family background / Elizabeth studied winemaking and viticulture at Walla Walla Community College and California Polytechnic State University and is the assistant vigneronne at Cayuse Vineyards in Milton-Freewater, Oregon. She’s the daughter of Betty and Denis Bourcier.

grower / Walla Walla, Washington
age / 34
crops / Grapes
business / Cayuse Vineyards

Elizabeth Bourcier, a young grower from Walla Walla at the 2018 Washington Winegrowers convention in Kennewick, Washington, on February 6, 2018. (TJ Mullinax/Good Fruit Grower)How did you get your start?
My father has always had an interest in wine, and I grew up learning about wine from him. When I was young, we took a trip to the Loire Valley in France and that experience sparked my interest in wine.

I would ask my father, “How do you make this particular wine? What is the chemistry?” I had so many questions for him. He replied, “Hey, people study this. There are wine schools out there.”

So we looked in California, Washington, and I remember the first time we visited Walla Walla to visit the community college. I didn’t know a lot about winemaking or vineyards at all and yet I knew I wanted to do this after I went there.

What were your first college experiences with ag?
When I first moved to Walla Walla, I remember starting right in helping with harvest, helping with bottling. From the beginning, I was able to work with my hands, work with the fruit.

I was exposed to the beginnings of some of the Walla Walla wineries, who were very young. Eventually I ended up moving on from there to California to finish up my degree.

There I saw other sides of the industry, from different fruit like Pinot Noir, a different climate and growing region. From there I took an internship in Argentina — a growing region I’d never seen.

As much as I loved all of these places, I knew I wanted to be here. Washington is where my family is. I grew up in the Pacific Northwest.

I believed that Walla Walla and Washington’s wine industry was emerging and there was so much room for opportunity, and that’s where I wanted to be. It was really amazing to come back and see the changes.

How did your college path help?
A vigneron is a person who grows grapes, produces wine, sells wine — really a jack of all trades, not just a winemaker.

It’s so important to know both viticulture and winemaking — that’s why I went to study in California — to study viticulture. You need to know both and understand what’s going on in the vineyard to produce wine. I feel very fortunate that I made that choice and not just focus on the wine.

How did your internship help as a young grower?
It’s so important to travel, when you can actually see the different growing regions, either working or going to school.

If I’d give one piece of advice to people getting into farming or into the wine industry is to travel. You learn and see so much — and you see that it’s not just about where you live. People are doing so many different things and you will grow a lot through those experiences.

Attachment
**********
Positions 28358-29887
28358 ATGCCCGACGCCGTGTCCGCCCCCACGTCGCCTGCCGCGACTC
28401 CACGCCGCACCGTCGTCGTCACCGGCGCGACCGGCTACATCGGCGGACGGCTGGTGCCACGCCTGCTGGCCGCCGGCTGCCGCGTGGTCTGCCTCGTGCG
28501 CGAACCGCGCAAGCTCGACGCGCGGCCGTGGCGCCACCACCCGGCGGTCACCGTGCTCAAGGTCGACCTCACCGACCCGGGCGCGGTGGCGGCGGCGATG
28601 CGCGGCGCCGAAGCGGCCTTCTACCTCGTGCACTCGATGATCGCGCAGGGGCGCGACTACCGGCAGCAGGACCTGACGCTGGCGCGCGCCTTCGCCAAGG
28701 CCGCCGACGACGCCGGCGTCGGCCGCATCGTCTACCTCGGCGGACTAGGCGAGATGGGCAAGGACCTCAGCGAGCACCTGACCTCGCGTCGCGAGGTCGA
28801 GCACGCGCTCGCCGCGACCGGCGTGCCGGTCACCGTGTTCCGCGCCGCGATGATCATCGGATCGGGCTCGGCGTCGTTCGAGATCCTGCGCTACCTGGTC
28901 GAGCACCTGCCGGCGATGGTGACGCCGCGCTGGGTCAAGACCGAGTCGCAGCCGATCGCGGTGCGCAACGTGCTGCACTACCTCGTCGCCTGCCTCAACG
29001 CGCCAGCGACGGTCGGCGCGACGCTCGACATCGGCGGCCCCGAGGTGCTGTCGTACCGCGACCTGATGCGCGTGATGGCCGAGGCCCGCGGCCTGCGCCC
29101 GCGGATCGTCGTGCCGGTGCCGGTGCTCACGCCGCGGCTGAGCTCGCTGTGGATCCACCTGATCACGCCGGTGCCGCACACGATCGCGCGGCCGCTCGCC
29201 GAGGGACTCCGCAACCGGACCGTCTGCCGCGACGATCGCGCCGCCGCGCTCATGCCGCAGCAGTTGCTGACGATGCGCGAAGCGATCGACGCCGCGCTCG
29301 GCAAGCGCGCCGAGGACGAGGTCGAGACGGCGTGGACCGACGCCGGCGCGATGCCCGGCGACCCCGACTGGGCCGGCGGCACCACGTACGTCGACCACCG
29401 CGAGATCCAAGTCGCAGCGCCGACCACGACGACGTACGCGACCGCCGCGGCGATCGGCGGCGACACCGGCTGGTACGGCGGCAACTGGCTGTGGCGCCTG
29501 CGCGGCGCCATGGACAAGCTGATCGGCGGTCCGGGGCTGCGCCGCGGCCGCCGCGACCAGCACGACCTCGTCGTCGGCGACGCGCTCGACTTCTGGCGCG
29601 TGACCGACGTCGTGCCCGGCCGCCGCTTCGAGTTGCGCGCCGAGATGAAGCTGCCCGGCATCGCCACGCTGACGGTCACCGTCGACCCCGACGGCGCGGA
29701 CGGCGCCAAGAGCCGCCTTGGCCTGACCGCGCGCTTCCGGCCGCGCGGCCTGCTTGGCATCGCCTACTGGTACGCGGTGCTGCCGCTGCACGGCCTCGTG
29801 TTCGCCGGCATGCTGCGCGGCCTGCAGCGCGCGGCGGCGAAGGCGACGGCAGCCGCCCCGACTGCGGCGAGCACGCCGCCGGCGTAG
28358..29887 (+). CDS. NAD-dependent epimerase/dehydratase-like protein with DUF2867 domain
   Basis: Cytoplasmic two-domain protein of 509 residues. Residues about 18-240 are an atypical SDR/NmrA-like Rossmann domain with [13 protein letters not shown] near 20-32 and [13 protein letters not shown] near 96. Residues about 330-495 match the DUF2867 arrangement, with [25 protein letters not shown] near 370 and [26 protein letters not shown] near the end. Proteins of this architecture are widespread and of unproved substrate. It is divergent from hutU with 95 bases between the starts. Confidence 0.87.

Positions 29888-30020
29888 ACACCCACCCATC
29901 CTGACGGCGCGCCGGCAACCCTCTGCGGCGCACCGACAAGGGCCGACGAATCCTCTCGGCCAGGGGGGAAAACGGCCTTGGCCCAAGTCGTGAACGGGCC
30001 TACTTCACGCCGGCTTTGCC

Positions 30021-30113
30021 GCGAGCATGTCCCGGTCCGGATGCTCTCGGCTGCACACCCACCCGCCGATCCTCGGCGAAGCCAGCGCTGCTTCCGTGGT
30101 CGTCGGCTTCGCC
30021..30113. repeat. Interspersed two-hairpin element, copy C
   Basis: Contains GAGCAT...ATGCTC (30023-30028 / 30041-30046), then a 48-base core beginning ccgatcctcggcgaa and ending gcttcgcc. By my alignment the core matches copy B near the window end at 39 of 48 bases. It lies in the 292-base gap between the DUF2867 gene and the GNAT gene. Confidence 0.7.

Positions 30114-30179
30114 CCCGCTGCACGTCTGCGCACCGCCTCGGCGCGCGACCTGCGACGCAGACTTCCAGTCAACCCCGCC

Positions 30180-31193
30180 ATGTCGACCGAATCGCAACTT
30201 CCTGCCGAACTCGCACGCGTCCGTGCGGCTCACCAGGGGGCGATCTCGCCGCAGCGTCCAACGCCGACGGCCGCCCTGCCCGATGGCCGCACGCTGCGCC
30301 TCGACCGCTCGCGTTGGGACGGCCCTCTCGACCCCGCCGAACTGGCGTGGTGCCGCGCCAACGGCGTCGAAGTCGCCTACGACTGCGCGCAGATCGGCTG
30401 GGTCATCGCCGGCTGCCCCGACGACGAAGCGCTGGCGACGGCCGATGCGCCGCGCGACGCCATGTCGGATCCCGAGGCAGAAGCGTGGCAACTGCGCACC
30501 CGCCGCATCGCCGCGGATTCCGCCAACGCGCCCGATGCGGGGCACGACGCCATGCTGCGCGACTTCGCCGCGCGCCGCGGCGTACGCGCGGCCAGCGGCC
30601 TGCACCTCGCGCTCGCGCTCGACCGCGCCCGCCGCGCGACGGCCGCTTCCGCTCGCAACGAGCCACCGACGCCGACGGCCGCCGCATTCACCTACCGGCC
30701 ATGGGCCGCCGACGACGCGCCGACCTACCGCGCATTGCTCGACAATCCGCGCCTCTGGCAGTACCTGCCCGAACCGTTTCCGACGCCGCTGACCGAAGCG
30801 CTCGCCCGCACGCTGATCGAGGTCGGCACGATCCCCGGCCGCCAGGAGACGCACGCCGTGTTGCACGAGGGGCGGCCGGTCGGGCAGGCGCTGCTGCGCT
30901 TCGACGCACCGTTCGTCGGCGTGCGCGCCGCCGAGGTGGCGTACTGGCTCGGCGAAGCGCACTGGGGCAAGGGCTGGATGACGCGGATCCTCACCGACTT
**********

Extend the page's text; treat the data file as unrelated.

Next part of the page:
Even going to a different state can open your eyes.

What horticultural challenges do you face?
Where I am, the biggest thing we deal with is freeze, and it’s something I’ve seen since I started. We have these freezes that happen where we go below zero degrees and then we get a 5, then a 10, then a 15 and most varietals don’t do well.

That cold isn’t something they deal with in California, but it’s what we deal with. I’ve learned a lot about dealing with freeze. In one sense, Washington is pretty lucky to not have the insect pressure that California growers face, however we have freeze to contend with.

Every grower will have their regional challenges — that’s part of farming. What makes it difficult and challenging also makes it rewarding.

What are you excited about in the future?
I’m excited about the Washington and Walla Walla wines. We have a lot to offer. Where I work, down in “the stones” of Milton-Freewater, I see a lot of growth there, too. I really encourage women to get involved.

We’re getting there, but it’s a very male-dominated industry and women have a lot to offer. We have great palettes, we’re hard working and bring a different perspective.

What would you say to other young growers?
There are so many opportunities in this industry, whether it’s in sales, marketing, tasting rooms, viticulture, winemaking, oenology and teaching. There’s so much room for growth and especially in Washington.

There’s almost more of a need for jobs than we have trained people. I would strongly urge anyone with an interest to get involved. Wine doesn’t seem to be something that’s ever going to stop growing. People will continue to drink and buy wine, and that’s exciting.

– by TJ Mullinax